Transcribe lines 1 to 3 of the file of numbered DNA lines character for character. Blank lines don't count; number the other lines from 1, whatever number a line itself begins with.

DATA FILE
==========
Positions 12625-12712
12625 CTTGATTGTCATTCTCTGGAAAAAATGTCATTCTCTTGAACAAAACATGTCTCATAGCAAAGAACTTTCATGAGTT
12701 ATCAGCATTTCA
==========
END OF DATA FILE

Positions 12625-12712
12625 CTTGATTGTCATTCTCTGGAAAAAATGTCATTCTCTTGAACAAAACATGTCTCATAGCAAAGAACTTTCATGAGTT
12701 ATCAGCATTTCA